Blog by Beebe Cline

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Small Kitchen, Big View

The owners of this Victorian-style home loved its traditional style and period details — except when it came to the kitchen. Set in the back of the house, the small kitchen was tucked into a 12-foot wide space, had little storage and room to move around in. The couple hired Hanson General Contractingand Kevin Rasmussen and Vivian Su of Rasmussen-Su in Philadelphia to give them a kitchen that was functional, clean, elegant and open. 

By installing a large bay window, the contractors and architects extended the length of the kitchen, creating room for an eat-in space and a view to the private back patio. Clever cabinetry configurations make for plenty of storage while keeping the kitchen feeling open and bright. 

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The bay window opens the kitchen to the back patio, and floods the space with natural light. Because the home is on a historical block, the exterior changes — including this window — had to be approved by the Philadelphia Historical Commission. This patio is fenced in and shaded by trees for ultimate privacy, but still gets plenty of sunshine during the day.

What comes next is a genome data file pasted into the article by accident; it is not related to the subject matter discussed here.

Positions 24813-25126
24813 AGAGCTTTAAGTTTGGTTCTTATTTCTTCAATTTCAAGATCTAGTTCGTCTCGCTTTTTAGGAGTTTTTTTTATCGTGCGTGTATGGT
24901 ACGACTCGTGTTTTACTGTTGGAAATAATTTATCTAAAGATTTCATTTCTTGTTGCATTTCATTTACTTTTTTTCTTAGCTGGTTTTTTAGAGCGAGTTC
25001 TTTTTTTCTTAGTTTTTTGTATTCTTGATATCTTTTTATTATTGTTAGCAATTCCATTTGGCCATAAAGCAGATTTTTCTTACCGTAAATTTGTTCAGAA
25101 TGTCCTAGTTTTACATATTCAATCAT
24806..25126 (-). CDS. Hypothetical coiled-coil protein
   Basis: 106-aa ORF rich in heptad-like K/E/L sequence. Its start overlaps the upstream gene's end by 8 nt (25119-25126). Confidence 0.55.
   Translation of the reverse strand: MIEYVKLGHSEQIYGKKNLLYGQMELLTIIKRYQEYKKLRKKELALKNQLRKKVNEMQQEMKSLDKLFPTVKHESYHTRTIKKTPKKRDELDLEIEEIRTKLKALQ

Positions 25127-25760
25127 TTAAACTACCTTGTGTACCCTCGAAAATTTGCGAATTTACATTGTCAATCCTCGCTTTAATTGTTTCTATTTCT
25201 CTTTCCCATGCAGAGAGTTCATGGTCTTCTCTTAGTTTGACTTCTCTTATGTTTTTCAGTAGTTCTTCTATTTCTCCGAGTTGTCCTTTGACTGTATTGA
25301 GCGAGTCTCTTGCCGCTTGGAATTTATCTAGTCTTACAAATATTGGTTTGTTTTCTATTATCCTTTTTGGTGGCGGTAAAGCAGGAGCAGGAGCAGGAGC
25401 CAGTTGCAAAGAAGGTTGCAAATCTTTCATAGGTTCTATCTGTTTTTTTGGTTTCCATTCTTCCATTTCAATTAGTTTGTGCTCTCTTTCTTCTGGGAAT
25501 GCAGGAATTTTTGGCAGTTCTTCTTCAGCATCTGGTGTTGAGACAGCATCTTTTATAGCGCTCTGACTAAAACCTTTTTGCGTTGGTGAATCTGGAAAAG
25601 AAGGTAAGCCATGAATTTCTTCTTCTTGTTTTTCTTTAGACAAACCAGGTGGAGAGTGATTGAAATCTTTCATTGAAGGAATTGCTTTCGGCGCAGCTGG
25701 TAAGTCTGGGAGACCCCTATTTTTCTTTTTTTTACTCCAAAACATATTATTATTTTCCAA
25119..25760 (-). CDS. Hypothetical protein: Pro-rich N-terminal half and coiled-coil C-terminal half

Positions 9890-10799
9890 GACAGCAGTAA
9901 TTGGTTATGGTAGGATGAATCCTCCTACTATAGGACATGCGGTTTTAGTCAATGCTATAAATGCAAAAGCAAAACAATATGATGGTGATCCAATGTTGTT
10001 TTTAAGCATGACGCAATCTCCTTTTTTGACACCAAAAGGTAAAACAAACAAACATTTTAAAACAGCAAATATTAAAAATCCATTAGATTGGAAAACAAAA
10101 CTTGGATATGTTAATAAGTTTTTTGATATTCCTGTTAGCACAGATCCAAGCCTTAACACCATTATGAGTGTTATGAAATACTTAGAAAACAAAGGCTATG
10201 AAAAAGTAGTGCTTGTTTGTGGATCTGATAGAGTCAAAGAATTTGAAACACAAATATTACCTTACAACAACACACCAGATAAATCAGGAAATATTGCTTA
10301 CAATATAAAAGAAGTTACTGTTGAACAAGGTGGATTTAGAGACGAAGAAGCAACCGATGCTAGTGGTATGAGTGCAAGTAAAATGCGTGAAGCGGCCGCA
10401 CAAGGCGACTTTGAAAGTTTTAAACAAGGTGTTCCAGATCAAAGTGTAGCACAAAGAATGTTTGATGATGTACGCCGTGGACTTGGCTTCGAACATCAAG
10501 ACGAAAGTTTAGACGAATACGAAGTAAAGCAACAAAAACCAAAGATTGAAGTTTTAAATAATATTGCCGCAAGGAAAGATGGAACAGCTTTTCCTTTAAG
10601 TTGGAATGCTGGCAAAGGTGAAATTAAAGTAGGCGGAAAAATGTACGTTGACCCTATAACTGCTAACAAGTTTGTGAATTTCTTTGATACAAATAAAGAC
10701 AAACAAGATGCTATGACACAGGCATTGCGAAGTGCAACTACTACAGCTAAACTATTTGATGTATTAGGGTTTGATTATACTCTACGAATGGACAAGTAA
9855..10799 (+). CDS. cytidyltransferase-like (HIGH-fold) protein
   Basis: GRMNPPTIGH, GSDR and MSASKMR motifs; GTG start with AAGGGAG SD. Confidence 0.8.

The clients wanted an eat-in kitchen; the little nook created by the bay window was the perfect place for a dining table and chairs.

Table: Custom 
Charis: Ikea Tobias chairs
Re-designing this kitchen was difficult because the space was so confined, but the kitchen's original place at the back of the first floor was really the only feasible spot for it. 

The bay window not only accommodates a more modern sensibility for an eat-in and entertainment-ready kitchen, but it was also styled to complement the original Victorian wood bay window on the second floor.
The designers opted for a C-shaped kitchen layout (a.k.a. U-shape). This arrangement is a great solution for kitchens tight on space, because they keep the work areas separate from main traffic routes. 

The kitchen also opens up to the dining and living room in the house, so the style had to be compatible with the more traditional look of these rooms. Sticking with a clean and simple design countered the more ornate Victorian detailing, and natural materials enhanced the exposed wood ceiling. 

Faucet: Grohe Minta; sink: Franke; flooring: white oak; barstools: Ikea; hood: Zephyr
Storage space was a priority, so the architects and contractors consolidated the tall cabinets against one wall, adding a good amount of shelving while allowing the rest of the kitchen to feel open. 

Custom pull-outs below the sink hold trash and recycling containers. Hafele LeMans pull-outs in corner cabinets take full advantage of every available cabinet.